Neighborhood Profile: Earthbound Beer

The Earthbound Crew in their new home Courtesy of Earthbound Beer

Every so often, a business will move just a few doors down, but with that resettlement causing an impact that affects every aspect of its existence. So it is for Earthbound Beer, which recently slid a few doors down, from a cozy, shotgun space 2710 Cherokee to an expansive one at 2724 Cherokee.

The process of moving the operation was a massive one, with the brewery’s three owners – Stuart Keating, Rebecca Schranz and Jeff Siddons – taking on multiple tasks at once. Over the better part of two years, each of them would spend a part of their day in their regular roles and a bigger part of the same day working on the rehabilitation of the new space, a one-time brewery itself.

“The space was originally a brewery, back to the mid-1800s, then was home to a number of different shops since,” says Siddons. “The demolition brought back the original look, bringing it back to what was here originally.”

What’s in-place now, for the public, includes “two levels of seating and a tap room,” with up to 16 handles of homemade beer (as well as their perennial guest tap of Stag).

Just as we were set to publish this, big news cam in the form of Mothership, the operation will be helmed by Chris Bork of nearby VISTA Ramen.

As reported in Feast Magazine: “Don’t expect to see any ramen – dubbed Mothership, the concept will instead focus largely around a smoker. “We’ll have one barbecue plate, which will change often,” Bork says. “You’ll probably see a bit of Asian inflection, obviously, because we are who we are and we want to put a little bit of that in there. We’re not trying to get too heavily into the barbecue game, though, and the idea behind that is not dealing with the unsustainability of it.” 

A soft open of the concept will come on Earthbound’s third anniversary party on Nov. 17, with a full menu arriving within a fortnight after Thanksgiving.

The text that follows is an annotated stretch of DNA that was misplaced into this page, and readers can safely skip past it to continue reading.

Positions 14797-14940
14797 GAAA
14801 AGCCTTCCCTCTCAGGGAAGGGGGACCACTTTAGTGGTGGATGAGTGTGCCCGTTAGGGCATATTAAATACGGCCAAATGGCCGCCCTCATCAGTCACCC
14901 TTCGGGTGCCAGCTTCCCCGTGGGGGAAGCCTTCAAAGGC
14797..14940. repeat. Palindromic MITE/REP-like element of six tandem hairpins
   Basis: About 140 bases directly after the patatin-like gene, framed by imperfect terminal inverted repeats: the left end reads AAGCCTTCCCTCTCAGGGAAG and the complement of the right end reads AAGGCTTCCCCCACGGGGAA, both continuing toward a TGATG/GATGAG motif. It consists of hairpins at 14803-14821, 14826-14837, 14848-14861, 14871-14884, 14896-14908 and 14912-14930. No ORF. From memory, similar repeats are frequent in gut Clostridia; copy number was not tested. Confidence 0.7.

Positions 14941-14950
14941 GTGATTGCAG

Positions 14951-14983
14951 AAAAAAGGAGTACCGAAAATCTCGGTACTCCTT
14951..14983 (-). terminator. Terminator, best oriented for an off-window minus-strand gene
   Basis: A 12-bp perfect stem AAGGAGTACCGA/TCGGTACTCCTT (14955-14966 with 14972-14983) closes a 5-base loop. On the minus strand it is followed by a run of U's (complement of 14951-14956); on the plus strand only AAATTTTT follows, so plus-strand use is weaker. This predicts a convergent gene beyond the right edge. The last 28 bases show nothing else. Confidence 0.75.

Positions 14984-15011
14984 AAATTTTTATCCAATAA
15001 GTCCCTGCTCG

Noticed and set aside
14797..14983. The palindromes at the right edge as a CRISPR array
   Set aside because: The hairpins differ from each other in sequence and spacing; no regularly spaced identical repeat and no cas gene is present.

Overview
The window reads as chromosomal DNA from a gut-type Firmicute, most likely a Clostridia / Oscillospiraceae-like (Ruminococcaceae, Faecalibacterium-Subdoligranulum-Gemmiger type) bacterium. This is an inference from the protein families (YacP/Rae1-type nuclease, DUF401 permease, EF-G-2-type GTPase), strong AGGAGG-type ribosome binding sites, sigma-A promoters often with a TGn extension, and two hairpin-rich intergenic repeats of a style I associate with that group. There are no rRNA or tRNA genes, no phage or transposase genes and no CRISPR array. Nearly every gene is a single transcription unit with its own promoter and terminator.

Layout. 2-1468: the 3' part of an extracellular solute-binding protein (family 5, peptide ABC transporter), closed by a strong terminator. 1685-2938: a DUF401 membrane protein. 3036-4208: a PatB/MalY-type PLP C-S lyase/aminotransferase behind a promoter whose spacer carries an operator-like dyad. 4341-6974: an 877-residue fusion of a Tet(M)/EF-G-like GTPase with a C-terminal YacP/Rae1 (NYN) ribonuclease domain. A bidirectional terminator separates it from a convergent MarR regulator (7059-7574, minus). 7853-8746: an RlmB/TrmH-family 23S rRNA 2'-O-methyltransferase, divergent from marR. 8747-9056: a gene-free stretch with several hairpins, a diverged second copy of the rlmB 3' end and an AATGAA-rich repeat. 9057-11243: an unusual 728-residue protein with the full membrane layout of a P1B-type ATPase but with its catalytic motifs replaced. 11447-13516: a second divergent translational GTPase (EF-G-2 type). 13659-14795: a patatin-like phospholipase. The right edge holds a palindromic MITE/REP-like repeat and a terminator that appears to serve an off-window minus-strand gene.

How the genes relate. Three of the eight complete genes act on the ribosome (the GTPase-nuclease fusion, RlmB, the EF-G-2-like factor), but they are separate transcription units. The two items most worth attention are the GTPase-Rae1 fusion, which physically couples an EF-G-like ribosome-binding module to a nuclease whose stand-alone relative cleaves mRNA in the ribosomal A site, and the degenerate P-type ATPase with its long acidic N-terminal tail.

That food component is one of multiple, intersecting projects that are still underway at Earthbound. Siddons halfway-jokes that he’s “constantly anchoring something to the walls, every day” and the process of build-out’s continuing daily, even as the doors have been open for business for about a month. As an example, there’s an outdoor biergarten being constructed right now, along the building’s western wall, facing Iowa Street; Siddons figures that will fully-operational by springtime, though “it’s not that far from being done right now.”

The Earthbound dining room, photo by Mabel Suen, of Feast Magazine.

Inside, Siddons believes that the walls will start taking on more artistic touches, including, possibly, the inclusion of some artistic canvases, which would help dampen sound in this hard-surface-dominated venue. Some flags, a pair of pinball games and a large series of globes already hint at some of the design elements that may start appearing in greater number, as the business grows into itself.

The next calendar year should also see a big change in the brewery’s ability to ship products to market, with a canning line slated, to be located in the huge network of tunnels and work chambers below the brewery. Almost needless to say, that’ll require a heady outlay of cash and effort and “will be the next big step in production.” In the short-term a sought-after crowler machine will soon allow folks to take some Earthbound home with them.

The tap room, though, is already kicking and features a limited selection of wines and spirits, in addition to, obviously, the craft beer produced onsite.

Siddons hopes to draw on people who “have an open mind to beers that’re slightly out-of-the-ordinary. You might like some, you might not like others, but you should try all of them; you can get a tiny glass for only two-bucks. We have a fun, welcoming environment. People come to play tabletop games. We’ve got pinball. Families can come in together. We’re not an exclusive beer bar, at all. We all hate bars with that image to them and have been to breweries like that, where you don’t feel cool enough to be there.”

The early feedback, Siddons says, has been positive.

“It’s been good,” he says. “I’m not here for every shift, but I always hear people say that they think the space looks amazing. It took a long time to get all this stuff going. We had many a long day or night, with a very small group, to get this running.”

(For background on the recent history of Earthbound’s build-out, check out Chris Naffziger’s extensive coverage for stlmag.com, dating back to 2015.)

 

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